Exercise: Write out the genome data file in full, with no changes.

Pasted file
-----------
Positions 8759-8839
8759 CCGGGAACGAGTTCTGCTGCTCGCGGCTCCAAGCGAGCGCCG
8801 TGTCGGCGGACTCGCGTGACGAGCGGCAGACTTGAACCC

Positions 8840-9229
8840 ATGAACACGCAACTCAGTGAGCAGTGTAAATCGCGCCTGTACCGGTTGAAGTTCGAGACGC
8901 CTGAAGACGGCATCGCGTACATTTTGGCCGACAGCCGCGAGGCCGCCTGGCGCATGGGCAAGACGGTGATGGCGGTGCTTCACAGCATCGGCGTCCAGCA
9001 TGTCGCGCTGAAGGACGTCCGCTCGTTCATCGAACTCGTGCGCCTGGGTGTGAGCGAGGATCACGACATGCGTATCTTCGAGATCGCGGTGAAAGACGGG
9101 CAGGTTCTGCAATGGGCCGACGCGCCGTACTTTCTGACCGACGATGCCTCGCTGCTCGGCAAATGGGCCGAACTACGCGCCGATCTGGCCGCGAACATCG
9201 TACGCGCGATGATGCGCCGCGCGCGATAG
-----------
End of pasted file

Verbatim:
Positions 8759-8839
8759 CCGGGAACGAGTTCTGCTGCTCGCGGCTCCAAGCGAGCGCCG
8801 TGTCGGCGGACTCGCGTGACGAGCGGCAGACTTGAACCC

Positions 8840-9229
8840 ATGAACACGCAACTCAGTGAGCAGTGTAAATCGCGCCTGTACCGGTTGAAGTTCGAGACGC
8901 CTGAAGACGGCATCGCGTACATTTTGGCCGACAGCCGCGAGGCCGCCTGGCGCATGGGCAAGACGGTGATGGCGGTGCTTCACAGCATCGGCGTCCAGCA
9001 TGTCGCGCTGAAGGACGTCCGCTCGTTCATCGAACTCGTGCGCCTGGGTGTGAGCGAGGATCACGACATGCGTATCTTCGAGATCGCGGTGAAAGACGGG
9101 CAGGTTCTGCAATGGGCCGACGCGCCGTACTTTCTGACCGACGATGCCTCGCTGCTCGGCAAATGGGCCGAACTACGCGCCGATCTGGCCGCGAACATCG
9201 TACGCGCGATGATGCGCCGCGCGCGATAG